What Is the Expanded Accounting Equation?
By decomposing equity into component parts, analysts can get a better idea of how profits are being used—as dividends, reinvested into the company, or retained as cash.
- The expanded accounting equation is the same as the common accounting equation but decomposes equity into component parts.
- The components of equity include contributed capital, retained earnings, and revenue minus dividends.
- Total assets and total liabilities are also accounted for.
The Formula for the Expanded Accounting Equation Is
The expanded version of the accounting equation details the equity role in the basic accounting equation:
Assets=Liabilities+Owner’s Equitywhere:Liabilities=All current and long-term debtsand obligationsOwner’s Equity=Assets available to shareholdersafter all liabilities
Here is the expanded accounting equation:
Assets=Liabilities+CC+BRE+R+E+Dwhere:CC=Contributed Capital, capital provided bythe original stockholders (also known as Paid-In Capital)BRE=Beginning Retained Earnings, earnings notdistributed to stockholders from the previous periodR=Revenue, what’s generated from the ongoingoperation of the companyE=Expenses, costs incurred to run operations ofthe businessD=Dividends, earnings distributed to the stockholdersof the company
How the Expanded Accounting Equation Works
Sometimes, analysts want to better understand the composition of a company's shareholders' equity. Besides assets and liabilities, which are part of the general accounting equation, stockholders' equity is expanded into the following elements:
- Contributed capital is the capital provided by the original stockholders (also known as Paid-In Capital).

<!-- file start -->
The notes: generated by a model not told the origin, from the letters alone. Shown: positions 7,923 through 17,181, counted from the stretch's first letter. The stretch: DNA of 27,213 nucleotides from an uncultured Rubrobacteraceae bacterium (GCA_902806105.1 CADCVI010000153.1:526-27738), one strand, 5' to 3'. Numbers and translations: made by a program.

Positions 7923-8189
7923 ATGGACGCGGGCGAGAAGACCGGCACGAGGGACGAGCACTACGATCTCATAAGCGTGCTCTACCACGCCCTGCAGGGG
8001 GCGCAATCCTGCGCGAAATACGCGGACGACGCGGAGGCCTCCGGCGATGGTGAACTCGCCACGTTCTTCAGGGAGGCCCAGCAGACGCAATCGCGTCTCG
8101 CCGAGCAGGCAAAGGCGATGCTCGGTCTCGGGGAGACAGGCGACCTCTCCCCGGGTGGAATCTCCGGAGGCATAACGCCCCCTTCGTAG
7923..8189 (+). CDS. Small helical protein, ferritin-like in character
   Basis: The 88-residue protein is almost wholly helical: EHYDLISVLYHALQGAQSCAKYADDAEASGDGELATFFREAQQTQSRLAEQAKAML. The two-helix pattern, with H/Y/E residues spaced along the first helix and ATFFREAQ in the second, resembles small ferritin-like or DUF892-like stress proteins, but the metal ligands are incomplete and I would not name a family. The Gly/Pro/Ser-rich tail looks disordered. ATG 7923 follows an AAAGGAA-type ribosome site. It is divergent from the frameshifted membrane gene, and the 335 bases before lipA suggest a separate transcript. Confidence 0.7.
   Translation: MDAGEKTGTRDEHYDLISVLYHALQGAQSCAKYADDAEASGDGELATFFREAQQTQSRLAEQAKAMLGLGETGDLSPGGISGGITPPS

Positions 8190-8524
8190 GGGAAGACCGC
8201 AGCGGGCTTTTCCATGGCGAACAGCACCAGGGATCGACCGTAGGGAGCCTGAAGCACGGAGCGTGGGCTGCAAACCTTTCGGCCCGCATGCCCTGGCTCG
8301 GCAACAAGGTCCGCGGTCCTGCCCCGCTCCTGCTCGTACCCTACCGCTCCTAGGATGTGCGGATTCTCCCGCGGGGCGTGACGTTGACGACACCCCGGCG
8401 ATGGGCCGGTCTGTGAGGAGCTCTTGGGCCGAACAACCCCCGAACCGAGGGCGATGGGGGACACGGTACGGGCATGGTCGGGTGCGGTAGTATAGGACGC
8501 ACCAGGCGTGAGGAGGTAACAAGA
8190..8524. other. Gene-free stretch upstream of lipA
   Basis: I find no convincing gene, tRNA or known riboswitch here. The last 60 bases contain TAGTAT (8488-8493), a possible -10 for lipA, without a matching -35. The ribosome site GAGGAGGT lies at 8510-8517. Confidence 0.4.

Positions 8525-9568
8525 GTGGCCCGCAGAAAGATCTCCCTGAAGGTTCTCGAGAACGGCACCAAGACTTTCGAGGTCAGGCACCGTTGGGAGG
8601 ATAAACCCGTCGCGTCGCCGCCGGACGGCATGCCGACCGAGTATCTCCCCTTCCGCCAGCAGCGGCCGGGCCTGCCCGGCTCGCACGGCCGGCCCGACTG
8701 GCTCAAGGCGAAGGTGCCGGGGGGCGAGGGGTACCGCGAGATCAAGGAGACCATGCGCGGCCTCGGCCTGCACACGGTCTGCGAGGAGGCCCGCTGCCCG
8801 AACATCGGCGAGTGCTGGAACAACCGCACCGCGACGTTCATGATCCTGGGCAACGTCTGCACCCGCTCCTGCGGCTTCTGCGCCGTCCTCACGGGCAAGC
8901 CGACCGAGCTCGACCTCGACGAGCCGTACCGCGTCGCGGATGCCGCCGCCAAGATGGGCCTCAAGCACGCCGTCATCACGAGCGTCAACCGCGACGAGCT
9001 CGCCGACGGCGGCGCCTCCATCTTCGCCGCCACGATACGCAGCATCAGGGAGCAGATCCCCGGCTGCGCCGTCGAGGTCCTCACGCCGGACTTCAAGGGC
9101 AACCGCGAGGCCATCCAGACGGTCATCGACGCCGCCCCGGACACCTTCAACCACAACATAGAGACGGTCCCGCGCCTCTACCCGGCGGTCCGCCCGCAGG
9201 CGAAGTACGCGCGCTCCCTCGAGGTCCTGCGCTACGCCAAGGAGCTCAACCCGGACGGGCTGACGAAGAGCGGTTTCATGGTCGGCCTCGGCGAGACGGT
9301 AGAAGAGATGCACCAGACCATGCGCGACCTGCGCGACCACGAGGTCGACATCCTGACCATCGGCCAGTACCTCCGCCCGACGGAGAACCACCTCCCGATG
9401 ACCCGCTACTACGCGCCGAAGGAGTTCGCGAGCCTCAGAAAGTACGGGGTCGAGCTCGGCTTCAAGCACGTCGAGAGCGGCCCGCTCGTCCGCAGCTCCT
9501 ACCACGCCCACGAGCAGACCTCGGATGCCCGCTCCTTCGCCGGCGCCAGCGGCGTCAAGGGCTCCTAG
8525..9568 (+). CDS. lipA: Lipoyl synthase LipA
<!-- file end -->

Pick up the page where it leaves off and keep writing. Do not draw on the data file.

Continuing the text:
- Beginning retained earnings are the earnings not distributed to the stockholders from the previous period.
- Revenue is what's generated from the ongoing operation of the company.
- Expenses are those costs incurred to run operations of the business.
- Dividends are subtracted since they are the earnings distributed to the stockholders of the company.
Contributed capital and dividends show the effect of transactions with the stockholders. The difference between the revenue and profit generated and expenses and losses incurred reflects the effect of net income for stockholders' equity. Overall, then, the expanded accounting equation is useful in identifying at a basic level how stockholders' equity in a firm changes from period to period.
Some terminology may vary depending on the type of entity structure. "Members' Capital" and "Owners' Capital" are commonly used for partnerships and sole proprietorships, respectively, while "distributions" and "withdrawals" are substitute nomenclature for "dividends."
Real-World Example of the Expanded Accounting Equation
- Total assets were $354,628 (highlighted in green).
- Total liabilities were $157,797 (1st highlighted red area).
- Total equity was $196,831 (2nd highlighted red area).
The accounting equation whereby Assets = Liabilities + Shareholders' equity is calculated as follows:
- Accounting equation = $157,797 (total liabilities) + $196,831 (equity) equal $354,628, which equals the total assets for the period.
We could also use the expanded accounting equation to see the effect of reinvested earnings ($419,155), other comprehensive income ($18,370) and treasury stock ($225,674). We could also look to XOM's income statement to identify the amount of revenues and dividends the company earned and paid out.